Ajiaco is a hearty chicken and potato stew usually cooked at weekends and holidays, described by many as comfort food. Legend has it that ajiaco was named after an indigenous Indian chief called Aji and his beautiful wife Aco. The traditional recipe incorporates chicken pieces and three, sometimes four, kinds of potatoes from different regions of the country to give the broth substance, flavor and color. These include papas criollas, which are small yellow new potatoes that add yellow color and are the most important ingredient in ajiaco. Two other kinds of potatoes, sabanera from Boyacá and the softest thickening potato, pastusa, from Pasto, complete the slow cooking stew, along with corn on the cob and various condiments such as cream, capers and avocado. In Colombia ajiaco is flavored with finely chopped fresh guascas leaves, which give the dish its unique flavor.

Colombian ex-patriots and ajiaco fans alike living in parts of the world where fresh guascas is not available in markets can purchase dried dehydrated guascas produced in Colombia, from any good Colombian grocery store. Kiska is the most popular brand which can also be purchased online. Most people would agree that although dried guascas leaves are no substitute for the aromatic flavor of fresh leaves they are better than nothing, and one cannot make ajiaco without guascas.

In Tanzania, Zambia, Zimbabwe and Uganda guascas is collected during the weeding of crops such as coffee and maize; guascas, or gallant soldier as it is known in Africa, acts as an alternative host for insects and viruses which destroy crops. The leaves and stems are eaten like a leafy vegetable, but as in Colombia, the flower heads and buds are discarded or used for cattle fodder.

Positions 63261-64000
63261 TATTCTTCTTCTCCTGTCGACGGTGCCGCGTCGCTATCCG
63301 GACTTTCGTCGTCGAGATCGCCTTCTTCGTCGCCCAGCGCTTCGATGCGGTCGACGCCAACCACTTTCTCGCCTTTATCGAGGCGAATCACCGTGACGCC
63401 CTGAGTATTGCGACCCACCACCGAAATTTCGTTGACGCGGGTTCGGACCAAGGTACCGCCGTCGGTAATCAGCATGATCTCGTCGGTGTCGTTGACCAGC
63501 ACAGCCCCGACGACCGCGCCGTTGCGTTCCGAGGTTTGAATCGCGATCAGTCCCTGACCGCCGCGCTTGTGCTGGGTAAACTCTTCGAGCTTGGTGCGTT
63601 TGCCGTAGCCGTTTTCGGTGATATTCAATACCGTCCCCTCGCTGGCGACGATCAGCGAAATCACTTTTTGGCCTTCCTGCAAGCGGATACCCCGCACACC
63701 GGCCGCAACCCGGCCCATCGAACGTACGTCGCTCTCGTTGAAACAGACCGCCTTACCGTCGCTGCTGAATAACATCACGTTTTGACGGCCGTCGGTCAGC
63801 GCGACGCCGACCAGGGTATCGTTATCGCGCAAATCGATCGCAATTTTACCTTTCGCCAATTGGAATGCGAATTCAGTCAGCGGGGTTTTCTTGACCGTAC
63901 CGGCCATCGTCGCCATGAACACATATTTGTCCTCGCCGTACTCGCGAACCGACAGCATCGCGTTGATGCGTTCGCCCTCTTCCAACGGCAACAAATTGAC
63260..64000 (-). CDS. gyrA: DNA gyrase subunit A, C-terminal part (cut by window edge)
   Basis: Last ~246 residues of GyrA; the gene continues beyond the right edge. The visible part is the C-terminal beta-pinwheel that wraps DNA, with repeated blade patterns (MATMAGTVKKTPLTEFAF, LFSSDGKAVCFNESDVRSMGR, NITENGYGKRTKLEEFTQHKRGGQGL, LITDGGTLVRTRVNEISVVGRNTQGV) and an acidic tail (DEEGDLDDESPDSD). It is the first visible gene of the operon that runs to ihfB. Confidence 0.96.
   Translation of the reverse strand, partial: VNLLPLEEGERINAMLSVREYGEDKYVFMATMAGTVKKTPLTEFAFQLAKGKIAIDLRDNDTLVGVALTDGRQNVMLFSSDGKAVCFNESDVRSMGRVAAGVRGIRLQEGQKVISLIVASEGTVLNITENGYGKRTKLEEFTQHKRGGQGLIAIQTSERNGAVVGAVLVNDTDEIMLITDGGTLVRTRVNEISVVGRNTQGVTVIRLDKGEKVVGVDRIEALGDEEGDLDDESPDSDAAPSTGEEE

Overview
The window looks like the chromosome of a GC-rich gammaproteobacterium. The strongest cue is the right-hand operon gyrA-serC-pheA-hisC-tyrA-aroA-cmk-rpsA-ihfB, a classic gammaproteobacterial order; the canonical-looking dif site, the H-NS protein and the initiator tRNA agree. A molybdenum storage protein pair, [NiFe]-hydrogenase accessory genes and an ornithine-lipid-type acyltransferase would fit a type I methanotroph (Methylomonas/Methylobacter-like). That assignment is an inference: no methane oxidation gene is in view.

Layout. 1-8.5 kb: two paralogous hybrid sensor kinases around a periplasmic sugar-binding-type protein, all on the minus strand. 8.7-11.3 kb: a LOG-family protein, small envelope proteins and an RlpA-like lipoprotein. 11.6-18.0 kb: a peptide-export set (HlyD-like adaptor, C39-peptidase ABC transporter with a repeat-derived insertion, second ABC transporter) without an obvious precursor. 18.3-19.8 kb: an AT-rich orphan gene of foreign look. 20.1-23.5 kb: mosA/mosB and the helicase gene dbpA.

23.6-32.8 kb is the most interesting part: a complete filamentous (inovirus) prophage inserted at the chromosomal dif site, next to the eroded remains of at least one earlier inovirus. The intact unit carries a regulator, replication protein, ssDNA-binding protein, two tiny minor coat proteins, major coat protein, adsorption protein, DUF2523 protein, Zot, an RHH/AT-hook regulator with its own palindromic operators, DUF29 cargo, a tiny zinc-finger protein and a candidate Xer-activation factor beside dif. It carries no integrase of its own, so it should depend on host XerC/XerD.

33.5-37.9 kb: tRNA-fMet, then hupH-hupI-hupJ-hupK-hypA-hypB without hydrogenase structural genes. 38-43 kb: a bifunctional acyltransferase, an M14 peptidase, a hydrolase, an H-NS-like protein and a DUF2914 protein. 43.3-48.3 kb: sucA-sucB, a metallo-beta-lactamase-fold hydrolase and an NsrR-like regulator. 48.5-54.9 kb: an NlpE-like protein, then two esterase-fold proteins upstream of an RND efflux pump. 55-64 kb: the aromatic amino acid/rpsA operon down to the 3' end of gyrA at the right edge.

Guascas and Nutrition: Fresh guascas is extremely nutritious and compares well to other leafy vegetables and herbs. 100 grams of the edible parts of this herb contains 3.2g of protein and 1.1g of fiber, as compared with the same amount of spinach which has 2.9g of protein and 2.6g of fiber. Guascas is high in calcium, with 284mg per 100g compared to fresh parsley with 140mg. Guascas is a good source of vitamin A or beta carotene, magnesium, potassium, zinc, thiamin, riboflavin, niacin and ascorbic acid.

In a 2007 study at the University of Kwa-Zulu, Durban, South Africa, 16 herbs were studied for possible ACE inhibitors. ACE inhibitors, which are also made synthetically by drug companies to treat high blood pressure, help prevent hypertension and cardiovascular disease. One of the herbs found to exhibit ACE inhibitors and so help improve blood flow was Galinsoga parviflora or guascas. Recent studies have also demonstrated the antioxidants and phenolic compounds present in guascas can inhibit hyperglysemia and also hypertension associated with type 2 diabetes.

Ajiaco with guascas. Image credit at flickr.com. Primary image credit. flickr.com

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Comments (6)

Great and informative presentation.thanks Peter for sharing

If it keeps raining here, I'm going to have Guascas in my back yard.

Interesting history.

Another fine article Peter...

Thank you for sharing your wisdom and reasearch. voted up.

I realized my votes were all gone when I stated I was going to vote up. I am now returning with a vote up for your well done article.